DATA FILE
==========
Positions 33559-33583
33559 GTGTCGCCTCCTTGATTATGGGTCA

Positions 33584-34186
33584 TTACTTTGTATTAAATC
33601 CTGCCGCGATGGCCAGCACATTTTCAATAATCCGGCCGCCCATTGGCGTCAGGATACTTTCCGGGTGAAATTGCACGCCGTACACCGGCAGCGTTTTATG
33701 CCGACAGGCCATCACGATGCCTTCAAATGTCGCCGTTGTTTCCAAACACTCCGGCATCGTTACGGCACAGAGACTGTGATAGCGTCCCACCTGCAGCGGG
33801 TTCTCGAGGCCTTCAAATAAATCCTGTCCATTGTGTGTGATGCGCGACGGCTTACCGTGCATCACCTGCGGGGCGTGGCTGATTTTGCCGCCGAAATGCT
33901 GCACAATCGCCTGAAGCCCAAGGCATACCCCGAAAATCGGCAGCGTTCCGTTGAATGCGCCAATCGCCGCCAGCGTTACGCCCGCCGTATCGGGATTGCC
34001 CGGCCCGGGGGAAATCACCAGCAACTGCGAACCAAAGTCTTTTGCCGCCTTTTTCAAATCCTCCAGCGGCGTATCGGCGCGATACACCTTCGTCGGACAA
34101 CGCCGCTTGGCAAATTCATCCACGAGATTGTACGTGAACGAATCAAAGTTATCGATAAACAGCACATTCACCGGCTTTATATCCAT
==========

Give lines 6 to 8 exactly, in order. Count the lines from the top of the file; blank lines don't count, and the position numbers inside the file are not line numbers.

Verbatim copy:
33701 CCGACAGGCCATCACGATGCCTTCAAATGTCGCCGTTGTTTCCAAACACTCCGGCATCGTTACGGCACAGAGACTGTGATAGCGTCCCACCTGCAGCGGG
33801 TTCTCGAGGCCTTCAAATAAATCCTGTCCATTGTGTGTGATGCGCGACGGCTTACCGTGCATCACCTGCGGGGCGTGGCTGATTTTGCCGCCGAAATGCT
33901 GCACAATCGCCTGAAGCCCAAGGCATACCCCGAAAATCGGCAGCGTTCCGTTGAATGCGCCAATCGCCGCCAGCGTTACGCCCGCCGTATCGGGATTGCC